YOU ARE HERE: LAT HomeCollections

meet a very laid-back political maniac

Can a baby boomer media strategist from Southern California work his magic for a 73-year-old, lifelong political animal from Kansas? No problem for Don Sipple. Which way to the jugular?

August 11, 1996|Dave Lesher | Dave Lesher covers the governor's office from The Times' Sacramento bureau

"I have absolute confidence in the victory that to some may seem unattainable." There are 18 television screens set into the studio wall, and Bob Dole is speaking simultaneously on three of them. His image freezes.

"O-two-eighteen-seven," orders Don Sipple. A young technician squeals the videotape in search of the coordinates. It stops with a clunk and Dole resumes: "To concentrate on the campaign--giving all, risking all--I must leave the Congress that I love."


The camera shot of Dole's resignation speech last May is tight. His familiar look of sober authority is framed by the knot of a red Republican tie and two shaggy brows. The only crack of emotion is in those glassy brown eyes.

That's what Sipple is after. Look a person in the eye, he says, and they will believe you are telling the truth. George W. Bush--now governor of Texas, thanks partly to Sipple--had that look. "Piercing blue eyes," Sipple calls them. "When I did him, I came in tight on those eyes. They grabbed you." Now, Sipple comes in tight on Dole's eyes. The senator is struggling to control his face. But his eyes betray feeling.

In political television, as Marshall McLuhan wrote, issues are too hot. Images are cool. This rent-a-studio about three blocks from the White House is where image makers like Sipple chill the temperatures McLuhan warned about. Obstinacy in Congress becomes confidence in a campaign. A long political career means experience. A short one says new ideas. Pass a tax increase and you're a deficit hawk. Pitch a tax cut and you're a champion of the people.

Sipple also is cool. For a day of studio editing he is dressed sort of Banana Republican--a stone-washed red shirt with pleated khaki trousers. No socks. Just white suede Topsiders. Typically, Sipple is not being very Washington. Nothing here says power in a town where people advertise all they've got. Instead, Sipple lives up to his reputation--and his upbringing--as a laid-back California surfer. Feet are propped up on a control panel next to coffee cups and ashtrays. A clipboard is in his left hand. And as he concentrates on how he will pitch Dole to America, his right hand squeezes a baseball, mindlessly forming a repertoire of big-league grips.

Unfortunately, there is just one thing wrong with the image of Dole now flickering on the wall. And it can't be fixed. Not even here. Sticking out from behind Dole's head like a silver eclipse is one of America's most recognizable haircuts. It's House Speaker Newt Gingrich. Sipple remembers screaming to himself "No! No!" when Gingrich and a flock of good-old-boy Washington politicians huddled around Dole's farewell like he was a mother duck. Now the video image doesn't quite fit the event's carefully scripted punch line: "Just a man."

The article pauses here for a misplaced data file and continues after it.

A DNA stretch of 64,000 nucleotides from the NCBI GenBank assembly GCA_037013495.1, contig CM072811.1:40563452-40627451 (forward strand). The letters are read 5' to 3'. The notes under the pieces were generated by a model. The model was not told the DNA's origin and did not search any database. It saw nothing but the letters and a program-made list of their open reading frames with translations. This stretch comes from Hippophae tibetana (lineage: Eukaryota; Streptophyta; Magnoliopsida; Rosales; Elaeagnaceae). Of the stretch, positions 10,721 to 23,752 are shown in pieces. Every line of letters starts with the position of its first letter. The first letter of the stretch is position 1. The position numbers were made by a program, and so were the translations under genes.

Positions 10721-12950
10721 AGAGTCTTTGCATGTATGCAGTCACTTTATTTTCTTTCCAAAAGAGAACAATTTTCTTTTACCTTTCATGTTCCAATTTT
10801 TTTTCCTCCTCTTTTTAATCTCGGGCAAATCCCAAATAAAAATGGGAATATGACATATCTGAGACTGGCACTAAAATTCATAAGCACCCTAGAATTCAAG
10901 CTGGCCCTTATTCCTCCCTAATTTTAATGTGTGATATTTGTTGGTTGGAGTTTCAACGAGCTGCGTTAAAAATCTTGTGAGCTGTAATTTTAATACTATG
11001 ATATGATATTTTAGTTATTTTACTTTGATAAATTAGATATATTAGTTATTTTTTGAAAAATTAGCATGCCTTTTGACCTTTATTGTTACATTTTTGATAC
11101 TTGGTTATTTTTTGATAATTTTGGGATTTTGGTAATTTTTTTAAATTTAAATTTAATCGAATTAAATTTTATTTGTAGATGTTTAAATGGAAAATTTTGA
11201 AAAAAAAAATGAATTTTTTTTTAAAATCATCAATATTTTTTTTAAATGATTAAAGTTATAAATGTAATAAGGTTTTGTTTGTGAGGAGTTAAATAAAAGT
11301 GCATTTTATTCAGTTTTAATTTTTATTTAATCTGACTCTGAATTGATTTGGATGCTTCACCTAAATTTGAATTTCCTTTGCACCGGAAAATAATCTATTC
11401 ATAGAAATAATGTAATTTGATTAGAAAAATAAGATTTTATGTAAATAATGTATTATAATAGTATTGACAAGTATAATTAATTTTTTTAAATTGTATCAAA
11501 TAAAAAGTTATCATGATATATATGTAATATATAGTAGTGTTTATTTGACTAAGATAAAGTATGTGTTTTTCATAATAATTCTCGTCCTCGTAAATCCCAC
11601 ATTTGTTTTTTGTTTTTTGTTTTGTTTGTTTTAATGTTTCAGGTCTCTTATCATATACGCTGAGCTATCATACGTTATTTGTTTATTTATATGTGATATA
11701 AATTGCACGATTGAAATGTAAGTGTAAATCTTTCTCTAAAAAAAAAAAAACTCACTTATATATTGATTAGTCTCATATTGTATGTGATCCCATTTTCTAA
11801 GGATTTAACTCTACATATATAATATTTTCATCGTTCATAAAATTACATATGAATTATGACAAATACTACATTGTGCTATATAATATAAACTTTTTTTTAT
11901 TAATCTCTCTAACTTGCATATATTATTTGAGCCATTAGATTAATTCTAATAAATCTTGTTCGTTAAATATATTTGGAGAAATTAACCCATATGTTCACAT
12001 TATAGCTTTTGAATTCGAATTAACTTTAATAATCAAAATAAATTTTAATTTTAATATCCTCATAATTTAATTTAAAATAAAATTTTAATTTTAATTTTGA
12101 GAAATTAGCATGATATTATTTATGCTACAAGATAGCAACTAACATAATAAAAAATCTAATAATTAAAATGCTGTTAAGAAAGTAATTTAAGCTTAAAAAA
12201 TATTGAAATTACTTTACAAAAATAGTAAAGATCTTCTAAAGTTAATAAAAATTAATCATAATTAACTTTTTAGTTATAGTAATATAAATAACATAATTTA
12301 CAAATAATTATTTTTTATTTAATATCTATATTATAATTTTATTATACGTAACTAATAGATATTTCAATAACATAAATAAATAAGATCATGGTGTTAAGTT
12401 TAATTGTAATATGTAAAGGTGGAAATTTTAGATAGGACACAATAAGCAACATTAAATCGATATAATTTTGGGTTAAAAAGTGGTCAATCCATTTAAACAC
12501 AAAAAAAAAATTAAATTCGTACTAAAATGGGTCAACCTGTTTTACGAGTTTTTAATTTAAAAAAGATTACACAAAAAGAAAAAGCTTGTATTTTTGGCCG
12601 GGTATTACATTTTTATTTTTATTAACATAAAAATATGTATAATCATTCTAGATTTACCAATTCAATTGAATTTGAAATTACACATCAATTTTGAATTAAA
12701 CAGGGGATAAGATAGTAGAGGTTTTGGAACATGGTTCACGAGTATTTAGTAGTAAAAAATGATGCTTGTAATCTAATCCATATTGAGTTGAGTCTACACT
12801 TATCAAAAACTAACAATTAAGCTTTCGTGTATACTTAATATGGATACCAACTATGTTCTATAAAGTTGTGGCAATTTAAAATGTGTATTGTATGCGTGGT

"Can you change the background?" asked Fred Steeper, Dole's pollster. He seems more curious than serious. Sipple and his assistants casually discuss the technical work involved. "It would be too obvious though," Steeper offered.

Sipple paused. "Oh, yeeeeah."


From here, it is almost possible to imagine that it's all one big video game. Push the right buttons and you can elect a president. Or a governor. Or a senator. Sipple has pushed the right buttons here many times. Since starting in 1980, he has won a remarkable 19 statewide races with just one loss. Even he is getting superstitious about his streak. The last few cycles, he's started to think that maybe he'd better imitate the same routine each Election Day.

But if this really was a game, Sipple would already be in the bonus round. Since last February, after a staff shake-up at the low point of Dole's primary tailspin, Sipple has been the chief media strategist for the Republican presidential campaign.

The job puts Sipple at the top level of Dole's strategy team, along with campaign manager Scott Reed and political director Jill Hanson. But instead of crunching dollars, schedules and speeches, Sipple's primary task is to think in pictures. This summer, he announced the creation of New Century Media Inc., with which he will direct a core of political and corporate advertising specialists in making Dole's commercials. Their effort is expected to consume about two-thirds of the Republican campaign budget--about $40 million in barely three months. That means most of America will see Sipple's work this fall.

"I consider him to be the best of his generation of consultants," says Doug Bailey, a former media strategist now publishing a popular national political newsletter, The Hotline. Bailey might be biased. He gave Sipple, then 29, his first job in the business. Now Sipple considers him the mentor most responsible for shaping his career. But Sipple is ranked near the top of almost anybody's list of Republican media strategists. At 45, he is the GOP's first baby boomer successor to the early Republican image makers like Roger Ailes and Michael Deaver, who changed forever the way America elects its presidents.

Los Angeles Times Articles